By Tim Bean
When Buckley Homestead’s manager Chris Orange told me he had a story on the Civil War being closer than we think, I waffled. Uncovering and banning white supremacists and closeted Klan members on social media always drains me. I was happy to discover he had a different story in mind.
“Her name is Irene Triplett,” Chris Orange said, nudging aside a curious chicken with the side of his boot. The homestead’s menagerie of animals always attracted visitors, but they were constantly underfoot. “And since 1938, she has received exactly $73.13 per month for her father’s service during the Civil War, 159 years ago.”
Before I could whip out my smartphone’s calculator to do the math, Chris added, “About $73,000.”
I thought about it. That wasn’t pocket change. It was two used BMWs. Two first-year teachers’ salaries. Good money, but it wasn’t exactly a life-changing amount.
“That’s…that’s not a ton of money,” I said. “One heck of a trip to Vegas though.”
Chris laughed. “Maybe. If you don’t add in interest. I did the math, or rather I went online and had the U.S. Securities and Exchange Commission’s Interest Calculator figure it out. Great site if you’re interested in making money, by the way. Take a monthly investment of $73.13 since 1938, add $73.13 a month until 2020, and use the average U.S. annual inflation rate of 3.24%, click click, and you get almost $344,000. The beauty of compound interest.”
“That’s a well-heeled house in a posh suburb. Or a small fleet of cars,” he said. “23 pounds of gold. 90,000 pounds of ground beef.”
“Or one heck of a trip to Las Vegas,” I said.
Chris laughed and grabbed a handful of feed and tossed at the two giant, dueling geese that dominated the Buckley house’s chicken yard. Our website purchased the two geese—one named Orange and one named Bean—from the Lake County Fair 4H auction that summer as a donation to the county park. They’re alive but very ill-mannered. Damn mean, actually.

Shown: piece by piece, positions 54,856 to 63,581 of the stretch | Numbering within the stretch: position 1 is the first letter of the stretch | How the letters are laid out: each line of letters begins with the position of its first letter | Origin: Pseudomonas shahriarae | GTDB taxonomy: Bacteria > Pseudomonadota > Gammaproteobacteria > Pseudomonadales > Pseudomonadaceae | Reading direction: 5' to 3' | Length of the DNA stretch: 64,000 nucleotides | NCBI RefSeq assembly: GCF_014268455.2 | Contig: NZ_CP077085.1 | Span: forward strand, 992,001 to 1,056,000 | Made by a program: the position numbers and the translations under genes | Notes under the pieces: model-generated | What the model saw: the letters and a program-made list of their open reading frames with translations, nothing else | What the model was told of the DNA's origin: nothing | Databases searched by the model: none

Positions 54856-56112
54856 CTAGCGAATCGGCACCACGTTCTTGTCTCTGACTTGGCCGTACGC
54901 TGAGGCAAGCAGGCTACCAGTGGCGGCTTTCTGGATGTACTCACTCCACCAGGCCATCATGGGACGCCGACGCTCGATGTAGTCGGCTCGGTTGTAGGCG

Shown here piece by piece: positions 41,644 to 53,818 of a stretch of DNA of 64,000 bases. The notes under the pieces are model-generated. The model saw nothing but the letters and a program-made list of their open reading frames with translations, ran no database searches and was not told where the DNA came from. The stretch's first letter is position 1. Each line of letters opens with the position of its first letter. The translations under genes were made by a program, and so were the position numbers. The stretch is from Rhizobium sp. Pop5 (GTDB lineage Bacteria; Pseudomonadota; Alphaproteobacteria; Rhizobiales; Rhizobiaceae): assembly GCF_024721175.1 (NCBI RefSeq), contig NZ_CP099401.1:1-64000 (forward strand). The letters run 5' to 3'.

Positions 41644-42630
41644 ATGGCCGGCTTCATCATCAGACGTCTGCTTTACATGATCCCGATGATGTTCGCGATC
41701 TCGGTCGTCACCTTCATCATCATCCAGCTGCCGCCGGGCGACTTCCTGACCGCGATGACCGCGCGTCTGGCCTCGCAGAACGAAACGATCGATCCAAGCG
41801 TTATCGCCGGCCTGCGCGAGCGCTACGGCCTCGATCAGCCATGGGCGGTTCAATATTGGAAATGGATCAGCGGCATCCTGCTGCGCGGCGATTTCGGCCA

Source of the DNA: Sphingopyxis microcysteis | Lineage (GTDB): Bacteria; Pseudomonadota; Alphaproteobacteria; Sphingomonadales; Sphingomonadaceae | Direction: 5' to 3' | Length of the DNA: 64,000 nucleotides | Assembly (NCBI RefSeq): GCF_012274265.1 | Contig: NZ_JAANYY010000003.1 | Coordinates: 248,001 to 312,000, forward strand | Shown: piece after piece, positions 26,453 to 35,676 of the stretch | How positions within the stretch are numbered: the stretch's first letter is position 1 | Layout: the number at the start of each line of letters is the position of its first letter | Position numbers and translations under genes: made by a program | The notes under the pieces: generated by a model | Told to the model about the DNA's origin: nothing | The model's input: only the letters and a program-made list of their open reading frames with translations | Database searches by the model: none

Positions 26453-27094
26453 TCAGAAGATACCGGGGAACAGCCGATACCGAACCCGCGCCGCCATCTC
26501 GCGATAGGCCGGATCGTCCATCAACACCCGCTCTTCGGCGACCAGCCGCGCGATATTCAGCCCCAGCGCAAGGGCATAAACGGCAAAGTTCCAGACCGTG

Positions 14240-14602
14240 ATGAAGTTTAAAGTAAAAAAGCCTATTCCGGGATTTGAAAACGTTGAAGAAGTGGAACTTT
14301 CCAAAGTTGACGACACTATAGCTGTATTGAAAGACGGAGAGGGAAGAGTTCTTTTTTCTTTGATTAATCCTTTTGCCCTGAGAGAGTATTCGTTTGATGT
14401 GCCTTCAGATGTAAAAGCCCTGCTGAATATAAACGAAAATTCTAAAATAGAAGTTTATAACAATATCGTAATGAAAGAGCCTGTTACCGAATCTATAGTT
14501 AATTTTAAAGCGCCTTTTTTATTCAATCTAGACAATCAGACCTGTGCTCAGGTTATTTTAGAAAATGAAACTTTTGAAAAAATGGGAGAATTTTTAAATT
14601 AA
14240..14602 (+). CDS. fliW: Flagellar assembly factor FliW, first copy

“Irene Triplett is still alive as of last Thanksgiving. Over 90, a little cantankerous, but alive and kicking,” Chris said. “I can’t stand when people complain about the elderly being mean. If you make it to 70 or 80 years old, you have earned the right to be mean. And to have everyone get out of your way.”
“I bet she’s got some stories,” I said. Like Chris, I always appreciated the stories people had to tell, and the elderly were walking encyclopedias of history.
Chris tossed another handful of feed at the geese. They hissed and honked before shoveling up the dry feed. A half-dozen mottled chickens joined them. “She does. She told some of them. For one, there’s a part of the U.S. Veterans’ Benefits codes that applies to her and only her. It’s part of Title 38. Can you imagine an entire law made for you and you alone?”
Chris continued, “Her dad Mose Triplett fought originally for the South, then changed his mind. Just before his regiment marched into Gettysburg, he disappeared. Went AWOL. He joined a Union cavalry regiment a year later and helped raid supplies and destroy the Southern infrastructure for the rest of the war. Not the most popular task for a solider.”
“That’s still a sore spot in the South,” I said. “War by attrition and Sherman and all that.” Indeed, some Southern history books refer to 1861-1865 as the War Between the States rather than the Civil War, a case of semantics reflecting vastly different perspectives. But we’ll leave that alone.